Table 4. Proposal for the future updating of the EN-17037 regarding assessment of the view outwards from a given position in an interior.
The height of the viewpoint (H= 1,2 m or 1,75 m) could be chosen depending on the use of the room, e.g. for most working areas with sitting workplaces the 1,2 m should be recommended while e.g. in foyers and other communication areas 1,75 m is more appropriate. Such adjustments to the function can be reasonable also for rooms where children play on the floor H= 0,0 while in hospital patient rooms the height could be of the eye height of a person lying on a bed.
The threshold values of the GV-factor (5%, 20% and 50%) for the respective levels (minimum, medium and high) proposed in the Table 4 are preliminary. They should be revisited after the GV-factor will be applied to different projects.
It should be added that the EN-17037 makes the following recommendation in the mandatory part:
“- the glazing material of the view opening should provide a view that is perceived to be clear, undistorted and neutrally coloured”.
However, it does not include any parameter for evaluation of view clearness, e.g. VCI.
Obviously, a high degree of view clarity is necessary for maintaining of the visual contact with the outdoors, but the presence of trees could be also enjoyable with a certain degree of visual distortion, but how large distortion could be acceptable is a question for the future study.
Following the introduction rationale, there is a need for a design tool estimating the degree to which building occupants have visual contact with the outdoor greenery. The No-Greenery line is considered as a sibling of the No-sky line, both dividing the space of the room into zones “with” and “without” the visual connection to greenery and sky, respectively.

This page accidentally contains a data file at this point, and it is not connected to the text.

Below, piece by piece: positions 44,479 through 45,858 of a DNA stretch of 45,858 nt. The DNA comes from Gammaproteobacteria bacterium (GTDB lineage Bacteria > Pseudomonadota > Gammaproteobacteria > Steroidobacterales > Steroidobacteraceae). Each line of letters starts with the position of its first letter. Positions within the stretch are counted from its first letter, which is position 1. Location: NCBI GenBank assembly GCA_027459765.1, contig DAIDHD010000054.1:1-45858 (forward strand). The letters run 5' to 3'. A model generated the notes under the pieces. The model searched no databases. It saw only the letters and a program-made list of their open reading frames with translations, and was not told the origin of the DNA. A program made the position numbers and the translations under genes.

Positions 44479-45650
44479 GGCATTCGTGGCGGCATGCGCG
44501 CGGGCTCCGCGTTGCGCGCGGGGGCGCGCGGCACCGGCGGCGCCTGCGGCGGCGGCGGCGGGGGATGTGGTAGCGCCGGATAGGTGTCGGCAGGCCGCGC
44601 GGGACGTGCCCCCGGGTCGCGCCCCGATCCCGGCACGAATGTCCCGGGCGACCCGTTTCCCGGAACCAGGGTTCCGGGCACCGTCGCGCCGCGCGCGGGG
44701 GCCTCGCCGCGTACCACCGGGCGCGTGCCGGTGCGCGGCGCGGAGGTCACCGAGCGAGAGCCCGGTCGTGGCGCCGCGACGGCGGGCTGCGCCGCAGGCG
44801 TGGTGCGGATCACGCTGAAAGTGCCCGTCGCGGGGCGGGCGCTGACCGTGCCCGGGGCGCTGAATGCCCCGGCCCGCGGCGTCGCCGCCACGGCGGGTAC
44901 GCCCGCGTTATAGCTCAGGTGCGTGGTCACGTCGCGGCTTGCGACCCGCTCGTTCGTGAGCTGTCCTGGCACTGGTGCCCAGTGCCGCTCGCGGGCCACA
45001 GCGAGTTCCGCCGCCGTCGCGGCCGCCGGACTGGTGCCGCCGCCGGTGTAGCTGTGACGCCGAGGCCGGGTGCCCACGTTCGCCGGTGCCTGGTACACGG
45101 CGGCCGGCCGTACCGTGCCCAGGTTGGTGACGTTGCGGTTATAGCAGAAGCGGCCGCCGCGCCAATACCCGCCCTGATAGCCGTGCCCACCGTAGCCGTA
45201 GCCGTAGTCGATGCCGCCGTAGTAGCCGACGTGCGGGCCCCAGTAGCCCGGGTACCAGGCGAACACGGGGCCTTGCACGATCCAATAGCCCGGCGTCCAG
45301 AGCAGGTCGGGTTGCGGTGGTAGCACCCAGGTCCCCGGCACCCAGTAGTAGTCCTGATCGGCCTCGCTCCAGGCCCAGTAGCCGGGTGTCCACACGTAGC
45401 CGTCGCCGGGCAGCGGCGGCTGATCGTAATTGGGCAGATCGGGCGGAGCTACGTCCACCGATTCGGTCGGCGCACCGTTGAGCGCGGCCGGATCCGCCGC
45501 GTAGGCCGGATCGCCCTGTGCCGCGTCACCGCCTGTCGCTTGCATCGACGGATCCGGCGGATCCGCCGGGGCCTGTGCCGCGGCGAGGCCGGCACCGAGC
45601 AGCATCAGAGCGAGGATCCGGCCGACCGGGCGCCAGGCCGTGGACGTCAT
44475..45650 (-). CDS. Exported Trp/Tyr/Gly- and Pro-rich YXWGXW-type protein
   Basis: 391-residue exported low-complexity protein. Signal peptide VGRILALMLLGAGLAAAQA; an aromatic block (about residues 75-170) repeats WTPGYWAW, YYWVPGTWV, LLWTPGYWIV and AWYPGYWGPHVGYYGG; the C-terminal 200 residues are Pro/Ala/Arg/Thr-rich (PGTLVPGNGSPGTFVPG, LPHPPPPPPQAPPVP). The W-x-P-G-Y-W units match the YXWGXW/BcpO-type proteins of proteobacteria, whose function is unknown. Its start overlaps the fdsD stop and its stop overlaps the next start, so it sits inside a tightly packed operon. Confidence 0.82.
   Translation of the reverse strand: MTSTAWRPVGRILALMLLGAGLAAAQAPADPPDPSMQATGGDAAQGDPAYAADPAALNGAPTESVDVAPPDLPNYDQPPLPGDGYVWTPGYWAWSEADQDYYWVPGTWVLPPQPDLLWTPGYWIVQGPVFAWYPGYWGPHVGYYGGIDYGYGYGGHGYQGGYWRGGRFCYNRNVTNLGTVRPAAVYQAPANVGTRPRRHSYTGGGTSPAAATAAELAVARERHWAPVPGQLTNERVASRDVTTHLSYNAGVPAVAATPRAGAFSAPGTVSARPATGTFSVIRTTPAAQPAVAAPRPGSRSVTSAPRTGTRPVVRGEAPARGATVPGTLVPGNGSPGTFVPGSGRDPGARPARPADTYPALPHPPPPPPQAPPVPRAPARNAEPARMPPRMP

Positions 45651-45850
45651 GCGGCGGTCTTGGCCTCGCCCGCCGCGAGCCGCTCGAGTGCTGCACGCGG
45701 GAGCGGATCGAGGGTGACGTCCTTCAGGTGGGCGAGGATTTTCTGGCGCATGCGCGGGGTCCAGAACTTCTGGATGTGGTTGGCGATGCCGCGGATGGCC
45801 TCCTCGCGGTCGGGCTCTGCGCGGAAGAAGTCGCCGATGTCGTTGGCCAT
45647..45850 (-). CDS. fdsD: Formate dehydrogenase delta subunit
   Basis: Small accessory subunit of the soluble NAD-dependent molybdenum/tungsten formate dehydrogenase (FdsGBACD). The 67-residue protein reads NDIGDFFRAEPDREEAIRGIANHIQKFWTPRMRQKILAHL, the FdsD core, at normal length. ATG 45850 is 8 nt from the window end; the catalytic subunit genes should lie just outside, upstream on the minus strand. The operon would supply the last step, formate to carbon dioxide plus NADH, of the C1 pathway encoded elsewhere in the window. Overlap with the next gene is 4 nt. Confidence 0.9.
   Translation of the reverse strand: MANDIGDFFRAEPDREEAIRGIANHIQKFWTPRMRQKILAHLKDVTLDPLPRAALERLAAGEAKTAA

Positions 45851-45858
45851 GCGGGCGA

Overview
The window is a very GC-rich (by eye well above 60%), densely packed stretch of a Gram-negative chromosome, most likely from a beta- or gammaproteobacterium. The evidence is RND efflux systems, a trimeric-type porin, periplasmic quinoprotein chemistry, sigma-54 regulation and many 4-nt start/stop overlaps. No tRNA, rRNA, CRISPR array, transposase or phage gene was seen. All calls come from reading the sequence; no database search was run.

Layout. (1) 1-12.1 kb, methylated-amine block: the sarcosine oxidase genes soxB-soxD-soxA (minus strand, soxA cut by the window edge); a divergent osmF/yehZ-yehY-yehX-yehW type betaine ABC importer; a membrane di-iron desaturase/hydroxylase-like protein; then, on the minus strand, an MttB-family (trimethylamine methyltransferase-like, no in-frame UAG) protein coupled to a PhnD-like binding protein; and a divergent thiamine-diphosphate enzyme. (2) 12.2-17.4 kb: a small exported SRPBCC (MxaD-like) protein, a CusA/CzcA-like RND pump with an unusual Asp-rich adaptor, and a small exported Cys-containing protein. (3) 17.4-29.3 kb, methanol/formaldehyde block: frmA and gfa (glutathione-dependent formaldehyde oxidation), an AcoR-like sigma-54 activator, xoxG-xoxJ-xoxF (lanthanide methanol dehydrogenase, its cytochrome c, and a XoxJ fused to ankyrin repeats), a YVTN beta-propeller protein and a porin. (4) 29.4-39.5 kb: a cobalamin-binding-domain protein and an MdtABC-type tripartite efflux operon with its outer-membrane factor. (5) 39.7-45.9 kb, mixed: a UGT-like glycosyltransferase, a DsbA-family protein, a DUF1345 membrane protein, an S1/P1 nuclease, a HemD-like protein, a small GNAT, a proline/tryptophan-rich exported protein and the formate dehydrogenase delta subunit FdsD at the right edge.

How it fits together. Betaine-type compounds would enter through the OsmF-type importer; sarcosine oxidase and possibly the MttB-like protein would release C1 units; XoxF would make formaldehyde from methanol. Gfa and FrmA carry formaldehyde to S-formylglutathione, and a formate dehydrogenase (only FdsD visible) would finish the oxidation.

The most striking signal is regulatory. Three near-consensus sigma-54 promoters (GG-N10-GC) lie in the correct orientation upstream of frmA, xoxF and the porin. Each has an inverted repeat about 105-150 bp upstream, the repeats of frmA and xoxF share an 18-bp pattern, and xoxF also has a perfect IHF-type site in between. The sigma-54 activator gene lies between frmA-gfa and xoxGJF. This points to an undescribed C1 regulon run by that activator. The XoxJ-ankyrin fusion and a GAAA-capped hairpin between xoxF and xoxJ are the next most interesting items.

The intersection of the No-greenery line with the eye-level line leads to the Greenery-View factor. It expresses the size of greenery-view area (a floor area from which trees are visible) as the percentage of the floor area. Two eye-levels have been proposed, 1.2 m and 1.75 m over the floor for a sitting and a standing person, respectively. The GV factor is a very simple tool that is developed to be used by architects and urban planners. It can be applied to compare different rooms in one building, compare buildings with each other, or even quarters and districts.
The article discusses also how the GV-factor could be implemented in the EN-17037 standard. The addition of the GV-factor to this standard should be seriously considered, as such an addition does not compromise other view quality parameters, which only indirectly indicate a possibility (not presence) of view elements.
For municipalities it could be advantageous to gather experience regarding the GV factor from different projects, and to find out an optimal range of the GV factor level in different urban structures; then recommendations for a minimum GV factor in rooms permanently occupied by people may be adequately formulated. Needless to say, the GV factor could be included in the regulation plans for cities and districts.
In the urban planning a low GV factor may became an argument for allocating areas in the city for parks and small green squares or for planting more trees at existing green areas or lawns.
As different types of trees have different height and growth rate, the GV factor may be used to plan which types of trees (assuming we know the growth rate) are most appropriate at the given place and for a certain time perspective.
It has to be mentioned that a high GV factor does not always testify about the best overall conditions. A very high GV factor for a multi-story building may be the result of tall trees surrounding the building, which may cause low daylight level on the lower floors. The condition is of course dependent on the distance of the trees from facades and on the light transparency of trees, which may differ from 40% for a birch to 5% for many species from conifers family. This triggers to consider use of GV factor in combination with the No-sky line. Those two simple tools if applied together will give a valuable estimate of both, access to daylight in the room and the view access to the green areas.
Declaration of competing interest
The author declares that there is no conflict of interest.